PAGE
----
Chapter 6. Advanced Topics

This chapter covers topics that are very important, but slightly more complex than the rest of the book. We will dive into adding effects to sounds, generating synthetic sound effects without any audio buffers at all, simulating effects of different acoustic environments, and spatializing sound in 3D space.

Adding Effects via Filters

Using the Web Audio API, we can apply the filters discussed above using BiquadFilterNodes. This type of audio node is very commonly used to build equalizers and manipulate sounds in interesting ways. Let’s set up a simple low-pass filter to eliminate low frequency noise from a sound sample:

// Create a filter
var filter = context.createBiquadFilter();
// Note: the Web Audio spec is moving from constants to strings.
// filter.type = 'lowpass';
filter.type = filter.LOWPASS;
filter.frequency.value = 100;
// Connect the source to it, and the filter to the destination.

The BiquadFilterNode has support for all of the commonly used second-order filter types. We can configure these nodes with the same parameters as discussed in the previous section, and also visualize the frequency response graphs by using the getFrequencyResponse method on the node. Given an array of frequencies, this function returns an array of magnitudes of responses corresponding to each frequency.

Chris Wilson and Chris Rogers put together a great visualizer sample (Figure 6-2) that shows the frequency responses of all of the filter types available in the Web Audio API.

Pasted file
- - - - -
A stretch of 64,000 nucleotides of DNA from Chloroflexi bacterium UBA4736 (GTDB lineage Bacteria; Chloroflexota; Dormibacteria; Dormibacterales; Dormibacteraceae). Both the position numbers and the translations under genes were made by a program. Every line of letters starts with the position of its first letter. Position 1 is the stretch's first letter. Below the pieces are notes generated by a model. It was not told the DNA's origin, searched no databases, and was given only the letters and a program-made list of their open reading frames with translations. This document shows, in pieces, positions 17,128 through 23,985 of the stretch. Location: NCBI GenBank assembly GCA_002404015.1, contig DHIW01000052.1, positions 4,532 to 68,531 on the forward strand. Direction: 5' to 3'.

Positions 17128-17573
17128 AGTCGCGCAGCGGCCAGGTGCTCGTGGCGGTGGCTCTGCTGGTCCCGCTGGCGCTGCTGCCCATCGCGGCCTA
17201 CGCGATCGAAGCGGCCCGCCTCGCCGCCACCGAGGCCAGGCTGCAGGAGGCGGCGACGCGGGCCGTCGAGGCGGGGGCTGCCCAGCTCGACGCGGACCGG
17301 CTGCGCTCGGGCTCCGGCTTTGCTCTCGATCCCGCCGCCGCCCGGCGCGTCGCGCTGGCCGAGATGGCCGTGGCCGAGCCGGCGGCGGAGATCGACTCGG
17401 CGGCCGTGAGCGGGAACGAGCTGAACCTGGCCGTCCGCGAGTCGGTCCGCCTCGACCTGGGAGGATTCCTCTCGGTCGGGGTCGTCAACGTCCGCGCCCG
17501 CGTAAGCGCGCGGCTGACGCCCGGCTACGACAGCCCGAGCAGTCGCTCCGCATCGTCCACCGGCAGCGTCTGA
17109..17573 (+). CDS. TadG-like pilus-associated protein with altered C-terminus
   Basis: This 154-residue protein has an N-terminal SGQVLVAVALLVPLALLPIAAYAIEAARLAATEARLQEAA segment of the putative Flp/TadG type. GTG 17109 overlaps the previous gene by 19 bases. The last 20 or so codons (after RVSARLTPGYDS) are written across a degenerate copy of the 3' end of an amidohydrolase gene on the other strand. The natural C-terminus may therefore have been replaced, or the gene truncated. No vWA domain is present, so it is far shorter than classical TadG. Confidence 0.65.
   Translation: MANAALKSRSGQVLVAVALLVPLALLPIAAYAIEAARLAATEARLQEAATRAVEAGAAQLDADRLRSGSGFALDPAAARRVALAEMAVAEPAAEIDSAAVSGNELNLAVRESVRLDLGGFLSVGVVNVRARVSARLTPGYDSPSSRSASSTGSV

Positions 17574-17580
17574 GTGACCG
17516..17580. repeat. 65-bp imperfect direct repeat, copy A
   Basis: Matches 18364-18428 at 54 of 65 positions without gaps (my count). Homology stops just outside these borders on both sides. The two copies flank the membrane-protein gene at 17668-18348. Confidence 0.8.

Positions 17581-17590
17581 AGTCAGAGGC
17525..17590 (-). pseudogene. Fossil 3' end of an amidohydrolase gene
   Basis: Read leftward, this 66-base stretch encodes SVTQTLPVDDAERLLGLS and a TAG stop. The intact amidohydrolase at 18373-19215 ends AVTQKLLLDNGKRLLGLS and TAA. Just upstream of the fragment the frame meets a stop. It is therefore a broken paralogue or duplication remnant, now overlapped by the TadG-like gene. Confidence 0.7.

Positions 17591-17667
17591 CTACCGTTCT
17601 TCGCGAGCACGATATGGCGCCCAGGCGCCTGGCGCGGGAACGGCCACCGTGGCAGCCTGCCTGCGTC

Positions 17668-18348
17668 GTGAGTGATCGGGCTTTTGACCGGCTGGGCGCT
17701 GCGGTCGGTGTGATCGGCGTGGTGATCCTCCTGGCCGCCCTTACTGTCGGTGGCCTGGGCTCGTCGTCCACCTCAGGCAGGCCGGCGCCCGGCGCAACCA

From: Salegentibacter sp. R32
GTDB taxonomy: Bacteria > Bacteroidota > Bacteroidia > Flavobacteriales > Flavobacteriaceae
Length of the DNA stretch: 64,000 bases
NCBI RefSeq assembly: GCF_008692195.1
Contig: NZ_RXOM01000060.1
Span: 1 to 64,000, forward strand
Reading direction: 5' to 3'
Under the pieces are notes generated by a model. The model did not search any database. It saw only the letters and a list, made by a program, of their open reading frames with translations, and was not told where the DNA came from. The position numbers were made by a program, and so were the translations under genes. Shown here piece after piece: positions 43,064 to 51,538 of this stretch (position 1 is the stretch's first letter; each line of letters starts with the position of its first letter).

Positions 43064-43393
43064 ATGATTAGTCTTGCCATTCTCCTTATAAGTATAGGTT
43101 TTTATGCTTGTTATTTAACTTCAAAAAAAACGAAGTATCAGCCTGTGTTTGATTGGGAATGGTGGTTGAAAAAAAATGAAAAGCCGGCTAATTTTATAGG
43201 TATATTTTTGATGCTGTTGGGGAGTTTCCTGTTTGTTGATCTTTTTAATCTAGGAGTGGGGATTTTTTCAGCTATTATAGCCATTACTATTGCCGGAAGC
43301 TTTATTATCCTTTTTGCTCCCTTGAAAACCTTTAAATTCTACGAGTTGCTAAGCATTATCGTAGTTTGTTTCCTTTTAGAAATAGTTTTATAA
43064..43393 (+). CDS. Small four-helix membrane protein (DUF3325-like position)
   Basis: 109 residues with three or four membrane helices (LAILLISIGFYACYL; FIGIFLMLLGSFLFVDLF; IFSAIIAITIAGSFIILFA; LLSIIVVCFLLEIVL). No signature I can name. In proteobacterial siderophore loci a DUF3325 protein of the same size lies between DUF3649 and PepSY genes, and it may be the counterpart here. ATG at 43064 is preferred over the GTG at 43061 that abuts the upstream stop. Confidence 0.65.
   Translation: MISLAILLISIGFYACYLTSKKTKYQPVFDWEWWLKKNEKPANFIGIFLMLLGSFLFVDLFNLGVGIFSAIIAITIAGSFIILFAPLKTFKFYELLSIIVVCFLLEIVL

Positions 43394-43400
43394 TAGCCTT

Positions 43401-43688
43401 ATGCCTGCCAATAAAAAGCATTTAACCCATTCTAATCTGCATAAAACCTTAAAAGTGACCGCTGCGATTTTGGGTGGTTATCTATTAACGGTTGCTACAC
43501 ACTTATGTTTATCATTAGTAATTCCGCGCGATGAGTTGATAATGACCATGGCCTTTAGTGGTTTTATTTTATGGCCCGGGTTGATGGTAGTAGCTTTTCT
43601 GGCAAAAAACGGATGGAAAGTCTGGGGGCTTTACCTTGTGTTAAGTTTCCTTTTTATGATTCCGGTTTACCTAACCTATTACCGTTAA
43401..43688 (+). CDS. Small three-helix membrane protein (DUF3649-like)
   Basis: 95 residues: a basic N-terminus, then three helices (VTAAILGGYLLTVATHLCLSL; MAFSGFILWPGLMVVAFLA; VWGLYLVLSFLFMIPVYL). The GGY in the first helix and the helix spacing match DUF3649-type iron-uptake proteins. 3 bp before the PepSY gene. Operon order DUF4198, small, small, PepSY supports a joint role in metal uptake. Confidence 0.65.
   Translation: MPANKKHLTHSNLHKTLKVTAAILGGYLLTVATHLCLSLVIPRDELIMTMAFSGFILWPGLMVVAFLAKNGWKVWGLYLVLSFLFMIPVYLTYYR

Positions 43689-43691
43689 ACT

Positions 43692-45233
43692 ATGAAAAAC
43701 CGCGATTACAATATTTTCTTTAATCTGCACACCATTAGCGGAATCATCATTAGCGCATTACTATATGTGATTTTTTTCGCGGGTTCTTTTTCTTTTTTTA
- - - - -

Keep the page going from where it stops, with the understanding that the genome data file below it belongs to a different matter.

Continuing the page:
A graph of the frequency response of a low-pass filter with parameters
Figure 6-2. A graph of the frequency response of a low-pass filter with parameters

Procedurally Generated Sound

Up to now, we have been assuming that your game’s sound sources are static. An audio designer creates a bunch of assets and hands them over to you. Then, you play them back with some parameterization depending on local conditions (for example, the room ambiance and relative positions of sources and listeners). This approach has a few disadvantages:

  1. Sound assets will be very large. This is especially bad on the Web, where instead of loading from a hard drive, you load from a network (at least the first time), which is roughly an order of magnitude slower.

  2. Even with many assets and tweaks to each, there is limited variety.

  3. You need to find assets by scouring sound effects libraries, and then maybe worry about royalties. Plus, chances are, any given sound effect is already being used in other applications, so your users have unintended associations.

We can use the Web Audio API to fully generate sound procedurally. For example, let’s simulate a gun firing. We begin with a buffer of white noise, which we can generate with a ScriptProcessorNode as follows:

function WhiteNoiseScript() {
  this.node = context.createScriptProcessor(1024, 1, 2);
  this.node.onaudioprocess = this.process;
}

WhiteNoiseScript.prototype.process = function(e) {
  var L = e.outputBuffer.getChannelData(0);
  var R = e.outputBuffer.getChannelData(1);
  for (var i = 0; i < L.length; i++) {
    L[i] = ((Math.random() * 2) - 1);
    R[i] = L[i];
  }
};

For more information on ScriptProcessorNodes, see “Audio Processing with JavaScript”.

This code is not an efficient implementation because JavaScript is required to constantly and dynamically create a stream of white noise. To increase efficiency, we can programmatically generate a mono AudioBuffer of white noise as follows:

function WhiteNoiseGenerated(callback) {
  // Generate a 5 second white noise buffer.
  var lengthInSamples = 5 * context.sampleRate;
  var buffer = context.createBuffer(1, lengthInSamples, context.sampleRate);
  var data = buffer.getChannelData(0);

  for (var i = 0; i < lengthInSamples; i++) {